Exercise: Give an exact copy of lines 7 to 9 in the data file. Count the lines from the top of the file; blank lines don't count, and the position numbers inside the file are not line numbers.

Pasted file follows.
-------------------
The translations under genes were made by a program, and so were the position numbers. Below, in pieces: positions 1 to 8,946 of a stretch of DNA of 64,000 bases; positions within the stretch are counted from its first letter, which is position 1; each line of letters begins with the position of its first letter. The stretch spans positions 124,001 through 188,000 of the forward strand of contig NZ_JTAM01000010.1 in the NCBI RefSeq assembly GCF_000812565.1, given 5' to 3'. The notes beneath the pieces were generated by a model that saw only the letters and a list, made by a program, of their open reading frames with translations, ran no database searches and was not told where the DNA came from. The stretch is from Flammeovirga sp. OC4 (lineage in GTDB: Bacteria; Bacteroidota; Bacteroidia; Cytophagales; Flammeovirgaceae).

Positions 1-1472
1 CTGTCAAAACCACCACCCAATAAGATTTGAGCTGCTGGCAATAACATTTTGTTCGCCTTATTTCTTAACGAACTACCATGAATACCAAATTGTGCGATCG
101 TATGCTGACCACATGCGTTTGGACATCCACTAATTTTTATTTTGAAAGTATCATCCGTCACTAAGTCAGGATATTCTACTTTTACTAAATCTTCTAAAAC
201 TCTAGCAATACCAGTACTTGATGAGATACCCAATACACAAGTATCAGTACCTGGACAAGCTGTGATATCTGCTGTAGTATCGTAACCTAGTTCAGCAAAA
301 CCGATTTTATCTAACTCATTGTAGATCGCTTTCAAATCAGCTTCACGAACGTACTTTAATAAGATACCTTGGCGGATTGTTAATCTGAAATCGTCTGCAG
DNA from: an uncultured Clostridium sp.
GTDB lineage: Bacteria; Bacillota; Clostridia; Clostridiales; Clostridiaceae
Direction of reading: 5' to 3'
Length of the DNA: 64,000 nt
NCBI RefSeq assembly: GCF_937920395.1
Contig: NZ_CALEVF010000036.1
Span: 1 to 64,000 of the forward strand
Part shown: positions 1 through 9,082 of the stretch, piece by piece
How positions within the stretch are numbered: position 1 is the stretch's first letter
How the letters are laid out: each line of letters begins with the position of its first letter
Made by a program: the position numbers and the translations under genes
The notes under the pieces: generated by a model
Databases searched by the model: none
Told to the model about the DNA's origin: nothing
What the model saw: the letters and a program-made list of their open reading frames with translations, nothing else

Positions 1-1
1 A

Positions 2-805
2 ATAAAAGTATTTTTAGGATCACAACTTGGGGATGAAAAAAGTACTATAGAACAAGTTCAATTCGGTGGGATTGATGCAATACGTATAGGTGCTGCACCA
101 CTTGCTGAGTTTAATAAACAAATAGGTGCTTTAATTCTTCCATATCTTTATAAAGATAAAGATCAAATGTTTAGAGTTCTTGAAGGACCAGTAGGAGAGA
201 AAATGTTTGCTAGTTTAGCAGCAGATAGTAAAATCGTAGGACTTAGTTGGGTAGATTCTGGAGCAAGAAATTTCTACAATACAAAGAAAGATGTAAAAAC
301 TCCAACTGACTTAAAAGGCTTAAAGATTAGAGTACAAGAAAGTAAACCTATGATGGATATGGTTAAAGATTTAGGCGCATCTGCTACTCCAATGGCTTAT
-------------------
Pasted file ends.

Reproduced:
DNA from: an uncultured Clostridium sp.
GTDB lineage: Bacteria; Bacillota; Clostridia; Clostridiales; Clostridiaceae
Direction of reading: 5' to 3'